The safety results of baricitinib in the BRAVE-AA2 study are consistent with its established safety profile in patients with rheumatoid arthritis (RA) and atopic dermatitis (AD). There were no deaths, major adverse cardiovascular events (MACE), or venous thromboembolic events (VTE) reported in the study.

 

Dr. Brett King, associate professor of dermatology at Yale University School of Medicine, said: “These positive results are very promising and show that baricitinib has the potential to address the urgent needs of patients with alopecia areata. This level of high-quality research promotes our understanding of this often devastating disease. Necessary for understanding and treatment.”

 

Lotus Mallbris, MD, Vice President of Immunology Development at Eli Lilly, said: “For patients with alopecia areata, alopecia areata is not a cosmetic condition. It is a devastating autoimmune disease. They lose more than just their hair. , May have a significant psychological impact. We look forward to sharing all the data of the overall clinical development project of baricitinib as the first potential treatment drug for alopecia areata.”

 

Olumiant’s active pharmaceutical ingredient is baricitinib, which is a selective and reversible JAK1 and JAK2 inhibitor that is taken orally once a day. It is currently in clinical development for the treatment of a variety of inflammatory and autoimmune diseases, including Rheumatoid arthritis (RA), psoriasis, diabetic nephropathy, atopic dermatitis, systemic lupus erythematosus (SLE), etc.

There are 4 types of JAK enzymes, namely JAK1, JAK2, JAK3 and TYK2. JAK-dependent cytokines are involved in the pathogenesis of various inflammations and autoimmune diseases, suggesting that JAK inhibitors may be widely used in the treatment of various inflammatory diseases.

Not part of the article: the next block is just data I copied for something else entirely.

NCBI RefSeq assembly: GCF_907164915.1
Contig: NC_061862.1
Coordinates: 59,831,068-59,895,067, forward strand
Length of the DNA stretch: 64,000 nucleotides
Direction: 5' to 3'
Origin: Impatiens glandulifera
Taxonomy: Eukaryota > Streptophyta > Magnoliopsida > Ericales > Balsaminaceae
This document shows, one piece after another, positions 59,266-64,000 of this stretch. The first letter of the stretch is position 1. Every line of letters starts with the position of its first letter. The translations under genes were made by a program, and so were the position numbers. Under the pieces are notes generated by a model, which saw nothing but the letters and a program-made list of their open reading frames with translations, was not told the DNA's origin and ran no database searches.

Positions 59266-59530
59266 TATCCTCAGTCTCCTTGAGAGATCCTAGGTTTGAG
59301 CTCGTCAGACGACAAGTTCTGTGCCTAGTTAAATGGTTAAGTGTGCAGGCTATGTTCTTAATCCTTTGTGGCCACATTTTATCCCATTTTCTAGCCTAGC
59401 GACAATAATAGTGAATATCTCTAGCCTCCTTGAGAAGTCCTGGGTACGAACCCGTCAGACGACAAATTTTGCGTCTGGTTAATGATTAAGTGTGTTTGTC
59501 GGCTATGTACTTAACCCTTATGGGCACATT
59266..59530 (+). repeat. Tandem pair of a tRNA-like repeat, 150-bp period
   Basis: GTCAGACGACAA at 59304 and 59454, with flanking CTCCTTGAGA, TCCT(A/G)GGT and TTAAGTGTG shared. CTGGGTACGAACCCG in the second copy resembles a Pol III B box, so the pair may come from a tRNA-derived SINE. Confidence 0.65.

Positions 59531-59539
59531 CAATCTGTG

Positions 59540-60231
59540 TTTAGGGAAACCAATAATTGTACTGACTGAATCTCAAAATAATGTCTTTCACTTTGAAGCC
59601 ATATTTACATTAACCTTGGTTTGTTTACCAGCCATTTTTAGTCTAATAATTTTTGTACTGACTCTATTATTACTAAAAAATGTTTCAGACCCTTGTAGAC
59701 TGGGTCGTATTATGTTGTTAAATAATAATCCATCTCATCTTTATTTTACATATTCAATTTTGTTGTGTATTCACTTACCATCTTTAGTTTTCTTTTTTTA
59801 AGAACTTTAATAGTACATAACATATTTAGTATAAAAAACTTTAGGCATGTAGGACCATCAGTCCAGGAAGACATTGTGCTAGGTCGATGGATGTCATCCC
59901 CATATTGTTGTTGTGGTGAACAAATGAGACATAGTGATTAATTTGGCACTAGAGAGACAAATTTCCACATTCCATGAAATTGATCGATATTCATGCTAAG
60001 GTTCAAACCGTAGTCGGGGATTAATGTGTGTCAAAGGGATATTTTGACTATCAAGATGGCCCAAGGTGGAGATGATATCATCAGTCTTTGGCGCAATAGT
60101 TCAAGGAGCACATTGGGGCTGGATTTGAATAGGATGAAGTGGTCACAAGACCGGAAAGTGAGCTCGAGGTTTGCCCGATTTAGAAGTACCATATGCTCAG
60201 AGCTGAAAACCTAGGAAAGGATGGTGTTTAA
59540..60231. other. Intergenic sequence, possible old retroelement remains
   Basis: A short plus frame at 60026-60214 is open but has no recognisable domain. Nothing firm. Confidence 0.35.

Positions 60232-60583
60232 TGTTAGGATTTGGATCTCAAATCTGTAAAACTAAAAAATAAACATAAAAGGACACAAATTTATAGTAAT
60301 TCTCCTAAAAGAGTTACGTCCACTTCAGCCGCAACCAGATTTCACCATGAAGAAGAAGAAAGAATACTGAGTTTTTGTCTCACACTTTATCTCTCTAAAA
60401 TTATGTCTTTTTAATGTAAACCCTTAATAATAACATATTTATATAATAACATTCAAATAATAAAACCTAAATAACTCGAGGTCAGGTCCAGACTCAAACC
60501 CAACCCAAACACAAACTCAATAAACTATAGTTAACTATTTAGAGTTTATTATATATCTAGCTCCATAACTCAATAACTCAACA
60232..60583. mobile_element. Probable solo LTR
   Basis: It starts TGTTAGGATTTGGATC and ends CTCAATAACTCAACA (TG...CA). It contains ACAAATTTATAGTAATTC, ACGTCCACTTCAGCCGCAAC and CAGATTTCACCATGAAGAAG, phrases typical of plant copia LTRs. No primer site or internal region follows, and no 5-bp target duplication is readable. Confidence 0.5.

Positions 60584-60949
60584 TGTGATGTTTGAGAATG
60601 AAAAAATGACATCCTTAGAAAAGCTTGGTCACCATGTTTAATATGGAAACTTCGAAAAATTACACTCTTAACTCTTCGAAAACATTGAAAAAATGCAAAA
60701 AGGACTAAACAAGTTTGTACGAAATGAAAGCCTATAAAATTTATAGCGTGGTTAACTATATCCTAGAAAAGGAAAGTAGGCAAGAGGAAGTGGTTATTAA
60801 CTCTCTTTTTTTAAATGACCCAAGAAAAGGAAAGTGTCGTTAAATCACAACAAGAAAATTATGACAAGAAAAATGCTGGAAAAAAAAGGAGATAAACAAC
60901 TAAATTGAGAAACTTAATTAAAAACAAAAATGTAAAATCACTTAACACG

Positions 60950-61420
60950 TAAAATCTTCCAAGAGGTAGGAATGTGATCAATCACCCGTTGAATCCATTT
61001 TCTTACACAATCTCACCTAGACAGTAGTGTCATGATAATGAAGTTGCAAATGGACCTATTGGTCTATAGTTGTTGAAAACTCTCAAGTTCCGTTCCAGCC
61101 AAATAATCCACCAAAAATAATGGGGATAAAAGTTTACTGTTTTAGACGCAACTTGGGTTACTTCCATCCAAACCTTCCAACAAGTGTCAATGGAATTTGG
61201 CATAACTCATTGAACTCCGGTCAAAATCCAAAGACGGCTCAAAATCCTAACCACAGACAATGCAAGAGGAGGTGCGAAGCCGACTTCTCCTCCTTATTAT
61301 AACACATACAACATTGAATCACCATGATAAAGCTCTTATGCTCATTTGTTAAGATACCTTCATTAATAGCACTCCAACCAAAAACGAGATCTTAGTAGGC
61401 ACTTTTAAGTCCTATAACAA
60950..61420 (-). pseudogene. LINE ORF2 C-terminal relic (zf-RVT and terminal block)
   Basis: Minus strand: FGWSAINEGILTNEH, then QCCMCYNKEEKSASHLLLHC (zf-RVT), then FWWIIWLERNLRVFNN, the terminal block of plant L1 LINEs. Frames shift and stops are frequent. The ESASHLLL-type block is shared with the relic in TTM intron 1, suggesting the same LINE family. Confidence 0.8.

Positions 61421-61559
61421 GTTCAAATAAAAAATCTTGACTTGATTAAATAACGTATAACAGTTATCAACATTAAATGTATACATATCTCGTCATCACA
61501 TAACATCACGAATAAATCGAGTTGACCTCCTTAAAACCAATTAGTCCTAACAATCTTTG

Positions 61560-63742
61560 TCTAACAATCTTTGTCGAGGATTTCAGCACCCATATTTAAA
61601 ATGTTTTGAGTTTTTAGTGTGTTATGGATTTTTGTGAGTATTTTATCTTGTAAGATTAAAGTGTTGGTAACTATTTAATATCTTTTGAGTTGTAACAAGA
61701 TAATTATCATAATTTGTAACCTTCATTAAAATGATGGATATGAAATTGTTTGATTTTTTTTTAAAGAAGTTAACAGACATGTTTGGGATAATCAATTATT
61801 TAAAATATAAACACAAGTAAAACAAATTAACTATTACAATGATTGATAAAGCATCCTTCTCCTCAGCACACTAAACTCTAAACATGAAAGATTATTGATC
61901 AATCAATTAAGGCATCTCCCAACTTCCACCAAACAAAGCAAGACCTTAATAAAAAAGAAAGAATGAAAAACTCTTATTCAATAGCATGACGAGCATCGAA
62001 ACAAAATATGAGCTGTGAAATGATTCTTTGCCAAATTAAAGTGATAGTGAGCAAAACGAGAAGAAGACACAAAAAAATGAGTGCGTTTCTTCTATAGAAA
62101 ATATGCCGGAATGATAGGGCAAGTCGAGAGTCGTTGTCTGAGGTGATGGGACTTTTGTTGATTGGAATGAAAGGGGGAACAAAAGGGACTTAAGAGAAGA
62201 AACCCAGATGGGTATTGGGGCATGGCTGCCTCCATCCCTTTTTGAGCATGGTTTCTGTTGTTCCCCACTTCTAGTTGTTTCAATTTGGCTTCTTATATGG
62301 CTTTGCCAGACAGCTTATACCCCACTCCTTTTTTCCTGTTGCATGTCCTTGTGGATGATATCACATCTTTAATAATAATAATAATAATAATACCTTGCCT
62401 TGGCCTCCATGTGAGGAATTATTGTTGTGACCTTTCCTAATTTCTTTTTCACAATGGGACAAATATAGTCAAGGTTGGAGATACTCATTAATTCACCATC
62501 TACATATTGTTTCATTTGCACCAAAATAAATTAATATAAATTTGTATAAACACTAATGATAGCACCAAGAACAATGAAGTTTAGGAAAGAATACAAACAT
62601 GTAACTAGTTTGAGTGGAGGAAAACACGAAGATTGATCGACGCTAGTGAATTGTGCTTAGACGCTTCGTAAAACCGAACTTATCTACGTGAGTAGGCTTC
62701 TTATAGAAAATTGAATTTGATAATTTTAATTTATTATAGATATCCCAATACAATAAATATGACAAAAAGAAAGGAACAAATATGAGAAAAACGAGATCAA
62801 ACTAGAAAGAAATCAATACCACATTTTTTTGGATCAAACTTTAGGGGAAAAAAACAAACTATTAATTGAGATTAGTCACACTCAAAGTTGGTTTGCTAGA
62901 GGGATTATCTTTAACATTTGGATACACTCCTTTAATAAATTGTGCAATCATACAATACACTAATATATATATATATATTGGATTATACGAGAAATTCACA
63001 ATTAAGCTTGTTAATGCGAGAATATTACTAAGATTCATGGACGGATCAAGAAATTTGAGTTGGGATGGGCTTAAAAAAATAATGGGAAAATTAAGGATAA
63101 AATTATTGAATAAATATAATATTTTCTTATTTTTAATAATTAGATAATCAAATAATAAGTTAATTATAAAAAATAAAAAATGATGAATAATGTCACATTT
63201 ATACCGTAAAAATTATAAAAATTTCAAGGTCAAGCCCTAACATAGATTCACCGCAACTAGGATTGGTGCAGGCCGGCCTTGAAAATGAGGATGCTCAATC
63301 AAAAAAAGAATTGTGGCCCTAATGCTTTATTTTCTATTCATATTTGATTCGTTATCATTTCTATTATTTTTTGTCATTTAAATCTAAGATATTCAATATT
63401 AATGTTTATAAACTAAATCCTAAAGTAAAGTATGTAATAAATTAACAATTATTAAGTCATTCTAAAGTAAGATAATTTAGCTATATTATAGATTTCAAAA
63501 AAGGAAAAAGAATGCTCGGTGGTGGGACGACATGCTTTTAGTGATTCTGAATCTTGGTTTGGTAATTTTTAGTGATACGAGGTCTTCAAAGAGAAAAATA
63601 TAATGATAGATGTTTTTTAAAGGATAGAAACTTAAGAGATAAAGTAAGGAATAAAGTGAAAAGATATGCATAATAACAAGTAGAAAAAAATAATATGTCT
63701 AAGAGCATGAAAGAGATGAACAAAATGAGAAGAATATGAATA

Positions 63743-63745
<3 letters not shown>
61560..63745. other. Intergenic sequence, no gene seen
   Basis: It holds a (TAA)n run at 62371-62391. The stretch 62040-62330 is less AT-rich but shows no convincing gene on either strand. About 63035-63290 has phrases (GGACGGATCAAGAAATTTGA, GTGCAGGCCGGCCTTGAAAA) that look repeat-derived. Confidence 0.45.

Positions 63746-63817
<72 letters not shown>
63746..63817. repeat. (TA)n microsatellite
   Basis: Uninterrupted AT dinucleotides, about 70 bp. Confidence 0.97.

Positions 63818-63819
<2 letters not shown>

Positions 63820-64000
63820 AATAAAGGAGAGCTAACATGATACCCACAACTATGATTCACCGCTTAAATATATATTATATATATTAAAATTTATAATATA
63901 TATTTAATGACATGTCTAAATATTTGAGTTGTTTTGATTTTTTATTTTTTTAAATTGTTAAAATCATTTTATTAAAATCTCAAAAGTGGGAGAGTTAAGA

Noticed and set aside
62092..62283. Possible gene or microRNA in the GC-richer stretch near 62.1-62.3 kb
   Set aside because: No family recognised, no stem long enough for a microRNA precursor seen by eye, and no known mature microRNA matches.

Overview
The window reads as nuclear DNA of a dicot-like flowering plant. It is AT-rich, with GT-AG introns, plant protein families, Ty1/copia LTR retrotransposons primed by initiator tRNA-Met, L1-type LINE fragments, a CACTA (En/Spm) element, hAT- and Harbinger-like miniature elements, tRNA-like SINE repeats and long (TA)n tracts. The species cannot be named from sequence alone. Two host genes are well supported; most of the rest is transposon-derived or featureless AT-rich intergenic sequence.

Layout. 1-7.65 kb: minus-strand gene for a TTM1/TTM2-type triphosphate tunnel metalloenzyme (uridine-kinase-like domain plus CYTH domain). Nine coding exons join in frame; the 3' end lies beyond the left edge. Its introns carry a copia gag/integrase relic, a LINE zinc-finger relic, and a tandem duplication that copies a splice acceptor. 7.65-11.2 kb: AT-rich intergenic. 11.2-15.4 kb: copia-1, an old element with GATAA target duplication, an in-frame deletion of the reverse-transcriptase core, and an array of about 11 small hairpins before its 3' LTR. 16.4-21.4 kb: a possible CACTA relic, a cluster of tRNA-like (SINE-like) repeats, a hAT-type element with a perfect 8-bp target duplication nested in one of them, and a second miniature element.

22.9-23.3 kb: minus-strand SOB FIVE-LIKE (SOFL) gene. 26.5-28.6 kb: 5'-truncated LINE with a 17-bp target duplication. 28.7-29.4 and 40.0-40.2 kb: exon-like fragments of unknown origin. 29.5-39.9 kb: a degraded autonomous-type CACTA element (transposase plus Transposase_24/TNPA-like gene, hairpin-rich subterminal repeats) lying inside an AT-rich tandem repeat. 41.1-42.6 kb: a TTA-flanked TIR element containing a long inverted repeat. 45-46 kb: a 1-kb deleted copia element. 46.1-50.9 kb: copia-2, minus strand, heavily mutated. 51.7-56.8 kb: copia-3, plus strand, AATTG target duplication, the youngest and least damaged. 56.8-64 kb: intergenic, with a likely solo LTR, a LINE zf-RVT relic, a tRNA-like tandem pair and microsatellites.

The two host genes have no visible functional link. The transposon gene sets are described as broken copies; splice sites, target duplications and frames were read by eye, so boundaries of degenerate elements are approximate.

In the kinase detection test, baricitinib showed 100 times stronger inhibition against JAK1 and JAK2 than JAK3.

 

baricitinib was discovered by Incyte and licensed to Eli Lilly. In the United States and more than 70 countries, baricitinib has been approved for marketing under the trade name Olumiant for the treatment of adult patients with moderate to severe active rheumatoid arthritis (RA). In the European Union and Japan, Olumiant is also approved for the treatment of adult patients with moderate to severe atopic dermatitis (AD).

 

In the treatment of RA, Olumiant’s approved doses in the EU are 4mg and 2mg, and the approved dose in the United States is 2mg. In terms of medication, Olumiant is taken orally once a day, as a single agent or in combination with methotrexate (MTX) or other non-biologic disease modified anti-rheumatic therapies (non-biologic DMARDs).

It is not recommended to combine Olumiant with other JAK inhibitors, or biological DMARDs, and powerful immunosuppressants (such as azathioprine and cyclosporine). It is worth noting that Olumiant’s US drug label is accompanied by a black box warning, indicating the risk of serious infection, malignant tumors and thrombosis.

 

Currently, baricitinib is also being evaluated in clinical studies for the treatment of systemic lupus erythematosus (SLE), juvenile idiopathic arthritis (JIA), and new coronavirus pneumonia (COVID-19).

 

 

 

 

(source:internet, reference only)